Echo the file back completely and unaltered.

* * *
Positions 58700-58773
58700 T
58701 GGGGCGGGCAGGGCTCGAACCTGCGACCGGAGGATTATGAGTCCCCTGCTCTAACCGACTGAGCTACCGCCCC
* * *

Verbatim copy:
Positions 58700-58773
58700 T
58701 GGGGCGGGCAGGGCTCGAACCTGCGACCGGAGGATTATGAGTCCCCTGCTCTAACCGACTGAGCTACCGCCCC